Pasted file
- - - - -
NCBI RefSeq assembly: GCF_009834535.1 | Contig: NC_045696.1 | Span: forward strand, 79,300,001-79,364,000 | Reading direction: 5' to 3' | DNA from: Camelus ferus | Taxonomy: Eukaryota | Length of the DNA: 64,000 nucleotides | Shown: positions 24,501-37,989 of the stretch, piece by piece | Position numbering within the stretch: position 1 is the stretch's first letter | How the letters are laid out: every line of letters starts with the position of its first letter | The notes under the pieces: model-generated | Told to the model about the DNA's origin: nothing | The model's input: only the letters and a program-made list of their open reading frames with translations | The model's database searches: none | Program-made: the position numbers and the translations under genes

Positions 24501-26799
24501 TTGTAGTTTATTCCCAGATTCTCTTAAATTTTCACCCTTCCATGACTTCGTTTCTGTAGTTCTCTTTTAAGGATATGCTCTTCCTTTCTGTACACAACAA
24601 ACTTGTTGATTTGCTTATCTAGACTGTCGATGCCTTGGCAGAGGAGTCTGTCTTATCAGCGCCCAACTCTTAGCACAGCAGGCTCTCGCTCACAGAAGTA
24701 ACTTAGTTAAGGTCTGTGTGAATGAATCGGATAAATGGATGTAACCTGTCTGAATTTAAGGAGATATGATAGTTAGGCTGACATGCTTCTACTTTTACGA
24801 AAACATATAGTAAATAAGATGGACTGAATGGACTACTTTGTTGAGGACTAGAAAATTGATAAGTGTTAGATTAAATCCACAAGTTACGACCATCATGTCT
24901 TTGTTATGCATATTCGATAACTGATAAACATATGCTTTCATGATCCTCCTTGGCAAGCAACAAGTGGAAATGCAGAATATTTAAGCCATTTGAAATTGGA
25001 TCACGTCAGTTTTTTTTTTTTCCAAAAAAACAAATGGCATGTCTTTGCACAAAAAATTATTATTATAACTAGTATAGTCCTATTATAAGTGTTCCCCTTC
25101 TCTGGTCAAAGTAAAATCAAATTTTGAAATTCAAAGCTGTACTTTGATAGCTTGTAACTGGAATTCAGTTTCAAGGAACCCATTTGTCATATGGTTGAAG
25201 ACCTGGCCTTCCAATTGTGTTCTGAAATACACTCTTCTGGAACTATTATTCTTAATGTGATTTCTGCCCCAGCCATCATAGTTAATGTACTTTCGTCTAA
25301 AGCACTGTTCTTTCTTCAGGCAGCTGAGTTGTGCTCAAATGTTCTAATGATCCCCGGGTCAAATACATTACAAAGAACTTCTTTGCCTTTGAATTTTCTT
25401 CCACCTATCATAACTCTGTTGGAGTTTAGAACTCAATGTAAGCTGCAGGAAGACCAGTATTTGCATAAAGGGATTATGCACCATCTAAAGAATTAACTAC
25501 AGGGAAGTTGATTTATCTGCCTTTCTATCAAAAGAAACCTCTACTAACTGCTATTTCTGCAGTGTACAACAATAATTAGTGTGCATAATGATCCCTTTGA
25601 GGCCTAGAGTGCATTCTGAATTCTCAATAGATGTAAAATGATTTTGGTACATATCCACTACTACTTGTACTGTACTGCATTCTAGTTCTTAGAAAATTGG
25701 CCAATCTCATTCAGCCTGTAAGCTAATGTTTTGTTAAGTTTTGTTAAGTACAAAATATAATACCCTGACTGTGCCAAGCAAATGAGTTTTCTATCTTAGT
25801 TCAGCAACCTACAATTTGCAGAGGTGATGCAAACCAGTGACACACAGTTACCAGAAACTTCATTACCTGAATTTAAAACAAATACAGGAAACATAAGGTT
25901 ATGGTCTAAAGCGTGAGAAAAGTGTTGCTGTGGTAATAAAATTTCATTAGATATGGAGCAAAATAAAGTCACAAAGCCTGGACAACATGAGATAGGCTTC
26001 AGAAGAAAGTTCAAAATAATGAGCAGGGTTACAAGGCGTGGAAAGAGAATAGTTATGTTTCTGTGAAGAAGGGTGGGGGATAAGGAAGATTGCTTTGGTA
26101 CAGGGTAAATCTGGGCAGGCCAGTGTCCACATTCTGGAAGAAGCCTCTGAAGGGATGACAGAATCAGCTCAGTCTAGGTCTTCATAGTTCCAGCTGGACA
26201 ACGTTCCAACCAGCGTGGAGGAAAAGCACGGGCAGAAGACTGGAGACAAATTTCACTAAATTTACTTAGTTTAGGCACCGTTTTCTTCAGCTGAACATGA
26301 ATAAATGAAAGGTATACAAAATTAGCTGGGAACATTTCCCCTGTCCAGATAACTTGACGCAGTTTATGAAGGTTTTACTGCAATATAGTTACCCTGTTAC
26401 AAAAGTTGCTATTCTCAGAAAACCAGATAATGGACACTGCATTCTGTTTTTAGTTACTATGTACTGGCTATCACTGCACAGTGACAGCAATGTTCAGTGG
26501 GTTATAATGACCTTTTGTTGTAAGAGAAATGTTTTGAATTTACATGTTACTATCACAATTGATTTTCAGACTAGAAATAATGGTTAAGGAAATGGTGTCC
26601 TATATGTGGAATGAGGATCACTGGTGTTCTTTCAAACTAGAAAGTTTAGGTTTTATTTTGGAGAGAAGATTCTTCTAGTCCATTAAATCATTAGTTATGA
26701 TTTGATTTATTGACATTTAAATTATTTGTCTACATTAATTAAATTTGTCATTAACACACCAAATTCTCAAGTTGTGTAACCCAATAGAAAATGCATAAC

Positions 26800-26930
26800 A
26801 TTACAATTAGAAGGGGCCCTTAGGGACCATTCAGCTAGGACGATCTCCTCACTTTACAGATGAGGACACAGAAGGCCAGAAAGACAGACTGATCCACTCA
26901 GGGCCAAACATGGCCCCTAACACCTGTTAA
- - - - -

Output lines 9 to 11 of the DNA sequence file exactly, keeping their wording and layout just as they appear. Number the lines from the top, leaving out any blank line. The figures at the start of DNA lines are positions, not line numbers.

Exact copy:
25101 TCTGGTCAAAGTAAAATCAAATTTTGAAATTCAAAGCTGTACTTTGATAGCTTGTAACTGGAATTCAGTTTCAAGGAACCCATTTGTCATATGGTTGAAG
25201 ACCTGGCCTTCCAATTGTGTTCTGAAATACACTCTTCTGGAACTATTATTCTTAATGTGATTTCTGCCCCAGCCATCATAGTTAATGTACTTTCGTCTAA
25301 AGCACTGTTCTTTCTTCAGGCAGCTGAGTTGTGCTCAAATGTTCTAATGATCCCCGGGTCAAATACATTACAAAGAACTTCTTTGCCTTTGAATTTTCTT